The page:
would later work in the TV series "UFO."
After successfully staging Mussorgsky's "Khovanshchina" for the Oxford UniversityClub he secured a position with the BBC as a director and was for a time the joint director of The Little Theatre in Bromley. The very first production he staged there, an adaptation of the Donald Howarth play "All Good Children," was so successful it was later promoted to The Hampstead Theatre Group. He then spent time under contract as a director for Granada and Anglia Television. Moving on to immerse himself in the theatre, he was seen in numerous productions on the stage; his final theatre appearance being "The Eagle and The Serpent." In 1963, Vladek was offered a small part in the second James Bond film "From Russia
with Love" but was reluctant to take the part and turned it down. Eventually he was persuaded by Sean Connery (who was by now a close friend) to take the role of the villanous chess master "Kronsteen." Vladek played the part as usual, to perfection; creating a character so elegantly arrogant that "Kronsteen" is one of the more memorable Bond villains of the entire genre to date.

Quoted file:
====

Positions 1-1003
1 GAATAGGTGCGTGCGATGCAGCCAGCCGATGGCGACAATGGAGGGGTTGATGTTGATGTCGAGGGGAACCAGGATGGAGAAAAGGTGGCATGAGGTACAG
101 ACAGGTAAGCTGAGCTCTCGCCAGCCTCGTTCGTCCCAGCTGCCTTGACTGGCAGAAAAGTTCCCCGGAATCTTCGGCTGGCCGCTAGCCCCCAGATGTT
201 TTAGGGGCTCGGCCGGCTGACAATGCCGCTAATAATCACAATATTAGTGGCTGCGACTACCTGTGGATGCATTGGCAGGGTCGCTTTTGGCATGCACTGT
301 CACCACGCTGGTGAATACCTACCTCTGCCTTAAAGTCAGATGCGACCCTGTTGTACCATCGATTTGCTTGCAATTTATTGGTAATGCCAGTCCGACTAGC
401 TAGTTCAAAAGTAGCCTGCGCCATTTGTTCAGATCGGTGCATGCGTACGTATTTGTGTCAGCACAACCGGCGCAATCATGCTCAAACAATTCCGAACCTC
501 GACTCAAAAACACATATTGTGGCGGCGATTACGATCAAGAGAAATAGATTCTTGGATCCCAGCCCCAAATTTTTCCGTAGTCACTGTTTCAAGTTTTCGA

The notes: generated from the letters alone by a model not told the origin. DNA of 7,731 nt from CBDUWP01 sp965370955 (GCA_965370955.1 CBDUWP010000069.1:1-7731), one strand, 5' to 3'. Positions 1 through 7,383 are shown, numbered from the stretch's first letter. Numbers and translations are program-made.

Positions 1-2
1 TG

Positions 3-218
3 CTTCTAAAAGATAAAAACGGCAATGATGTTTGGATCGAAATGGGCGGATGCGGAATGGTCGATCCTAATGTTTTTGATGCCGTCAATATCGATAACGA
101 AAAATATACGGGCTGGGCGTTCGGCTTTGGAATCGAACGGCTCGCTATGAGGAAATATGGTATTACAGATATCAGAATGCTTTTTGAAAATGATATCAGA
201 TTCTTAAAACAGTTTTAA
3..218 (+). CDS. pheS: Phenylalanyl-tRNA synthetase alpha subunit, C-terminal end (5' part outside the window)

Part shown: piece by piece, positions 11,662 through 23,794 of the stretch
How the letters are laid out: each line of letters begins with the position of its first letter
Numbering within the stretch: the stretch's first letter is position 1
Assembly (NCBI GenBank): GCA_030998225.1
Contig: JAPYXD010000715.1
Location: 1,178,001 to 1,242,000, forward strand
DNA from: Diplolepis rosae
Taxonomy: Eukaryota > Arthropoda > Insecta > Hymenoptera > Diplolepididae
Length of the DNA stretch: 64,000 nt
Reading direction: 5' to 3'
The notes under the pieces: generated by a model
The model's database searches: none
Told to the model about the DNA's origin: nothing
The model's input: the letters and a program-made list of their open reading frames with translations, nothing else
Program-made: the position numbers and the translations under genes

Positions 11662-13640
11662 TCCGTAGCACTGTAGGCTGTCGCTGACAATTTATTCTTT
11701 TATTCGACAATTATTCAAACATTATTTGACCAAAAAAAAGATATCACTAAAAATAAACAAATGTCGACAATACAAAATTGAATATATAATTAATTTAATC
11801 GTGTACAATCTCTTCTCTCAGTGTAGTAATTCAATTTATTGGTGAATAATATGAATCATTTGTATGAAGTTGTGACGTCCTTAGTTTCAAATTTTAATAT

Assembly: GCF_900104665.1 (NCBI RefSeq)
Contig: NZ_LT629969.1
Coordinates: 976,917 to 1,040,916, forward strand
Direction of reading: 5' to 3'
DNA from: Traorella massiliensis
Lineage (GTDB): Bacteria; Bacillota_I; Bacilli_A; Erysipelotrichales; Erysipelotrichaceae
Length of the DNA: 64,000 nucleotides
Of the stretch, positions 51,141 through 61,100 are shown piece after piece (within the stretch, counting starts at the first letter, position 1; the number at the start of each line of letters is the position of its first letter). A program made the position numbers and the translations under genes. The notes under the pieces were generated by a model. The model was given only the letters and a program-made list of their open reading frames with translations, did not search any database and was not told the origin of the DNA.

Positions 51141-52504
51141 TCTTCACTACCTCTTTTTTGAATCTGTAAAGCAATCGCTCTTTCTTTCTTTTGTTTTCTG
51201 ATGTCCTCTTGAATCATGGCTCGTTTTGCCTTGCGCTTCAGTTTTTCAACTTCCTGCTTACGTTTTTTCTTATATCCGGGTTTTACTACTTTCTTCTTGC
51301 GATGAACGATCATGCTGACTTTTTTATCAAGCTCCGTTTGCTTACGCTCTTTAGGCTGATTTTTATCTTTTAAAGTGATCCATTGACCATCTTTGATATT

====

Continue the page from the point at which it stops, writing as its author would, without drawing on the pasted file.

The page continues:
In the late 60's/early 70's Vladek appeared in a television commercial for 'Mannequin' cigars [**]
Vladek's career in films went from strength to strength as he went on to star and play in over 60 films. His final film appearance was in: "Double X: The Name Of The Game," and his final TV appearance was in the UK TV Drama series "The Bill" in an episode called "Sympathy For The Devil" - this episode was made exactly one month before his death in September 1992.
His good friend Bette Davis told him to: "Always play the bitch darling, you'll never be out of work" and Vladek himself retold the tale of how he asked her "How do I play the villain?" to which she responded: "Narrow your eyes, lower your voice and make long pauses" - the rest is history - Vladek Sheybal went on to have a truly incredible international career.
Of course, he played many diverse characters during his career and not always as the villain - Director Ken Russell was keen to have Vladek in his productions, one of which was "Women in Love" where he was cast as the sculptor "Loerke." Other Russell films included; "The Debussy Film" and the musical "The Boyfriend," co-starring in the latter with another actress from "UFO" - Antonia Ellis.
In 1980 Vladek Sheybal starred in a film called "The Apple" which takes a futuristic look at how the world would be controlled by music and the power of rock in 1994! Most critics who have seen the film agree that for them it is simply the worst film ever made but to those of us who suspend our disbelief, and watch it simply for Vladek, it is a triumph. He is absolutely marvellous in it, singing and dancing.